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Sarah Millar: 'We need to reassess what the public wants from UK agriculture'

In March 2019, for the first time in 45 years, Scotland and indeed the whole of the UK, will be outside the jurisdiction of the Common Agricultural Policy (CAP), writes Sarah Millar.

After being cushioned for so long with CAP and the certainty of direct payments, UK farmers will now have to navigate the British voting public, which might prove to be much more challenging.

 

The problem is that in the same 45-year period of being members of the EU, the UK public’s relationship with food and farming has become much more distant.

 

Spending on food has dropped from 25 per cent of household income in 1970 to less than 10 per cent in 2018, and we hear stories of children believing ‘milk comes from Tesco, not cows’.

 

With all this in mind, I believe we urgently need to assess from the UK public, what it is it wants from farmers and land managers.

 

The public needs to tell us if we are really wanted. It needs to tell us if the country is going to be looking for home-grown food in the future. And it needs to tell us under what criteria it wants that food produced.


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We keep hearing the term ‘public money for public goods’, but what exactly does this mean? And are we using this term without actually checking it is what the public wants?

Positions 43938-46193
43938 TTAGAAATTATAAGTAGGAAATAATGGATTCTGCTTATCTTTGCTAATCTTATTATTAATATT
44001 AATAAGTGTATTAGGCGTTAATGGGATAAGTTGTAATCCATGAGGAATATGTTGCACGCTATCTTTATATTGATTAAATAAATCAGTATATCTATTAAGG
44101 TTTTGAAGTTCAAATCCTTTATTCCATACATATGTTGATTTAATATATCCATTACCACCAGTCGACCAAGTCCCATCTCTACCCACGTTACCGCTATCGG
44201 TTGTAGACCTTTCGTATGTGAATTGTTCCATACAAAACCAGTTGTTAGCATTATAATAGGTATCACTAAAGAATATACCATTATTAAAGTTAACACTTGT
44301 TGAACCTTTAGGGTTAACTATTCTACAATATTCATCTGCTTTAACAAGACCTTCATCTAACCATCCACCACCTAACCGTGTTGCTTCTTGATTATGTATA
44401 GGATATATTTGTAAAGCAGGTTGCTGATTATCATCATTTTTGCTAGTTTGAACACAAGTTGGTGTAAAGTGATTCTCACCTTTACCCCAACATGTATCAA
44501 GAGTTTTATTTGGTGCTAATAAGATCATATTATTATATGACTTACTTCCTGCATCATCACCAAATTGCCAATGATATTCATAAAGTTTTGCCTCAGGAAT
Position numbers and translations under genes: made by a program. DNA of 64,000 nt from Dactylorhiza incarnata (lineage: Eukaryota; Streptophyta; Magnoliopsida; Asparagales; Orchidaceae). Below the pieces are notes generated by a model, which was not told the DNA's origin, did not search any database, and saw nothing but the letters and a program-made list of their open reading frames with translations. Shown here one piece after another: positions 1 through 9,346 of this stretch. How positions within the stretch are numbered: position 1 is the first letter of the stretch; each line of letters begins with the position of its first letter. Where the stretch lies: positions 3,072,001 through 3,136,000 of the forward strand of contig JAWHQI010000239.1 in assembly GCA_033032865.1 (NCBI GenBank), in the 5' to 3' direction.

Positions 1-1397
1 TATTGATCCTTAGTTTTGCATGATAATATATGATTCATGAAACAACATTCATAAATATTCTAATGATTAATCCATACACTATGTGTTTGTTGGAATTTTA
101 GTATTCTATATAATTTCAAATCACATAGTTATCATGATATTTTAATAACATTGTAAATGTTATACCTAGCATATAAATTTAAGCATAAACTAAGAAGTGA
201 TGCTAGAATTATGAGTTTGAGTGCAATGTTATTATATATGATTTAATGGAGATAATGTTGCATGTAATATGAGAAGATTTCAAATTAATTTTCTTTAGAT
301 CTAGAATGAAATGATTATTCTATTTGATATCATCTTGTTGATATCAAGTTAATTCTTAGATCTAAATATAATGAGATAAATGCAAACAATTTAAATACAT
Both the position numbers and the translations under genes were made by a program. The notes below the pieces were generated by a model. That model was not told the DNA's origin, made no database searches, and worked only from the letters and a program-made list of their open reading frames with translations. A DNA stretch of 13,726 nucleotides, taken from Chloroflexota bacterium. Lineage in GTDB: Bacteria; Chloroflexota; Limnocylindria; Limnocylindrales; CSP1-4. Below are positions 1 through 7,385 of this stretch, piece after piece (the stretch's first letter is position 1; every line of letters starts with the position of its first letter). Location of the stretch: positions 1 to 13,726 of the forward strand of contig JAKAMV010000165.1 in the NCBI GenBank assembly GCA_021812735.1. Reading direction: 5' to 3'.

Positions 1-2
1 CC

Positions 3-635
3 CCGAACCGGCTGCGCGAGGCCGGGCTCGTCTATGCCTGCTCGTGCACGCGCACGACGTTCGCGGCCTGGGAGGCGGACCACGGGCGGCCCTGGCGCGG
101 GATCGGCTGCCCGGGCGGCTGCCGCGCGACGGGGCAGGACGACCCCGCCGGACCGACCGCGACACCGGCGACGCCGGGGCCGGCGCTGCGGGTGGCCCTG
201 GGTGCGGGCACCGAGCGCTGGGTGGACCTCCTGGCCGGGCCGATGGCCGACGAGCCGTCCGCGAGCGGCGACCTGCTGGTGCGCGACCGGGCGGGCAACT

In Switzerland (a non-EU member), this has been embraced and public opinion on agricultural policy is regularly assessed via public polling.

 

In 1996, Switzerland even had a major referendum on changing the Swiss constitution to reflect the ‘multi-functional nature’ of agriculture.

This gives the Swiss Government a much stronger mandate upon which to build long-term policy decisions on, and gives Swiss farmers the confidence that the public supports what they do.

 

This type of relationship between the public, Government and farmers would see benefits for all; politicians would be able to make long-term decisions without fear of voter backlash, the public would feel much more invested and involved in policy over how land is managed, and farmers would have the policy environment in which they could make business decisions with confidence that they have political and public backing.

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